This article presents results from a study of language attitudes and linguistic behaviour among adolescents of both sexes in a rural community in Denmark. The study concludes that the traditional pattern of boys/men speaking in a significantly more non-standard way than girls/women is reproduced in the present context, and in the qualitative attitude-questionnaire the male informants express more genuinely positive attitudes to the language and culture of the local community than the female informants. These findings are then related to the predominant frameworks of gender-differentiated speech behaviour within sociolinguistics, and it is argued that the existing explanations do not adequately account for the differences recorded in this study. It is suggested that a reconsideration of social identity theory and the constitution of male and female identity may add an important dimension to the traditional sociolinguistic approaches.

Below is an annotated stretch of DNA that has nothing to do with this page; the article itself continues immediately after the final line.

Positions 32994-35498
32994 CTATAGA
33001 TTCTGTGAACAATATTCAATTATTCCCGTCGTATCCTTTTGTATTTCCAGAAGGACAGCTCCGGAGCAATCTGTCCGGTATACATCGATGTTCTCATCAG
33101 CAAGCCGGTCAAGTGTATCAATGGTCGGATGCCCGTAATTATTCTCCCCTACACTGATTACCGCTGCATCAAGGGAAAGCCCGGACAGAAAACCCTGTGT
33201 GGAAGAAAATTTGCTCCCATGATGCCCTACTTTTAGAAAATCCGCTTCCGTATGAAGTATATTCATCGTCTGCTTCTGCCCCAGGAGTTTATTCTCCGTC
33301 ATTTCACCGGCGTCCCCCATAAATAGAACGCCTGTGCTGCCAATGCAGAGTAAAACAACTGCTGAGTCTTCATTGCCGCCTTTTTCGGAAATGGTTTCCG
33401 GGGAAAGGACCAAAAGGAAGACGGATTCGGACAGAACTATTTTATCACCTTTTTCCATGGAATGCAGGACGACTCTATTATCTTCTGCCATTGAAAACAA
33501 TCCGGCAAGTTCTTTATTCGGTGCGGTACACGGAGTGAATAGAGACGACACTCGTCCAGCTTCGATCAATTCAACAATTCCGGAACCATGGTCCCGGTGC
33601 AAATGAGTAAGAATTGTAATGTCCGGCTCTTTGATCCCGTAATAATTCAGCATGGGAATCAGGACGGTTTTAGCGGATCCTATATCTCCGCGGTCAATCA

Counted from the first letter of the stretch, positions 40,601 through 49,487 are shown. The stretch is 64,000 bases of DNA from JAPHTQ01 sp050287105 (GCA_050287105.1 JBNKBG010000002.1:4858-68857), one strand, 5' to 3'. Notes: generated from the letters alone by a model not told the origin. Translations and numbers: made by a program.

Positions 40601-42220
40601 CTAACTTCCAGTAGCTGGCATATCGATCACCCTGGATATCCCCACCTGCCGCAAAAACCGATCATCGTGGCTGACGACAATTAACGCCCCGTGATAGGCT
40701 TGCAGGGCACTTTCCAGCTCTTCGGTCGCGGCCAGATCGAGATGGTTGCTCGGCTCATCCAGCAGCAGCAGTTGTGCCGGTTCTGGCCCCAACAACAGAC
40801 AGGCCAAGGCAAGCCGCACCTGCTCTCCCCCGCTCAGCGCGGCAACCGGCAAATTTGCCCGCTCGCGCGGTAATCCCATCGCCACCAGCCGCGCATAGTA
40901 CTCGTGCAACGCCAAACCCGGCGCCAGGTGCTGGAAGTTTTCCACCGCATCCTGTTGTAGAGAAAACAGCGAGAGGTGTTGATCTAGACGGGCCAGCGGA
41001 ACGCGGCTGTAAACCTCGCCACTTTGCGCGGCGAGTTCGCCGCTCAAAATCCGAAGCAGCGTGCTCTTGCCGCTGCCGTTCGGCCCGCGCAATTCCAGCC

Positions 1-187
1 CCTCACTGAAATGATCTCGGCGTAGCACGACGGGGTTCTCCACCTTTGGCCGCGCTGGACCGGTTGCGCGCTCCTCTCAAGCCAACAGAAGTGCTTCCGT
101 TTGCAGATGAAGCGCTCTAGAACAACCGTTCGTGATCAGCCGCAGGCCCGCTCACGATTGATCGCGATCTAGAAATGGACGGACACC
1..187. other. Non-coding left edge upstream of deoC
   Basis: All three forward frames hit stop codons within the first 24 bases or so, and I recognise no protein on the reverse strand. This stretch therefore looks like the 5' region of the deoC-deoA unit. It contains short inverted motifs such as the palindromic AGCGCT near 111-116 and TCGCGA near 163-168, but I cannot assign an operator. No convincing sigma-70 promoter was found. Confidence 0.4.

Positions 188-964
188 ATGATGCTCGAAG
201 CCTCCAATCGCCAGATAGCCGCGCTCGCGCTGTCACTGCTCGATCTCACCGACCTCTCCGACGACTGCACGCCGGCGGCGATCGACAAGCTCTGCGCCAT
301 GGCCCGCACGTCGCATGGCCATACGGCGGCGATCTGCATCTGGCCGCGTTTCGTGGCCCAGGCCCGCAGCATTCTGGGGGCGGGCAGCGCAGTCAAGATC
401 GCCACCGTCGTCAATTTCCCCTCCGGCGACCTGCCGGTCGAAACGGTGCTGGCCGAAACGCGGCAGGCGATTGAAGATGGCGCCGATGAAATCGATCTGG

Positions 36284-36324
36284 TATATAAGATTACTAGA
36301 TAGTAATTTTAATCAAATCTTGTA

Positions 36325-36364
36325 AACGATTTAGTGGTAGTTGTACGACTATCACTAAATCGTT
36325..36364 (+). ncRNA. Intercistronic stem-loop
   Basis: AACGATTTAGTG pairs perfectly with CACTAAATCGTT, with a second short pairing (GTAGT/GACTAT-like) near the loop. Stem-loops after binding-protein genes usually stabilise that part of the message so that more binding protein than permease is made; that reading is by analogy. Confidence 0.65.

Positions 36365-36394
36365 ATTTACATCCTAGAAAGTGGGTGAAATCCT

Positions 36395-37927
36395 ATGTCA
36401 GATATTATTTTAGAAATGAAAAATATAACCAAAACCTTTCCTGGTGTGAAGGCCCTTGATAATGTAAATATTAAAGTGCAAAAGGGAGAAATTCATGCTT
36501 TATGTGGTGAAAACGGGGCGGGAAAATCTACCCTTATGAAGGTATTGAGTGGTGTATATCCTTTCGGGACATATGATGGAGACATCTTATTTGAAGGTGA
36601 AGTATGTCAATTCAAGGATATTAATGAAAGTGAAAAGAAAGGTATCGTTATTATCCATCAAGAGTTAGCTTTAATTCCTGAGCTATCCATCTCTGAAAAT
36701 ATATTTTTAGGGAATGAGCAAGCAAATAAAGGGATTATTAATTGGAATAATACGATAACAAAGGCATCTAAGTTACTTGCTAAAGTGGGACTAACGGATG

|Number of pages||23|
|Journal||International Journal of Applied Linguistics (United Kingdom)|
|Publication status||Published - 1 Jan 1998|
ASJC Scopus subject areas
- Language and Linguistics
- Linguistics and Language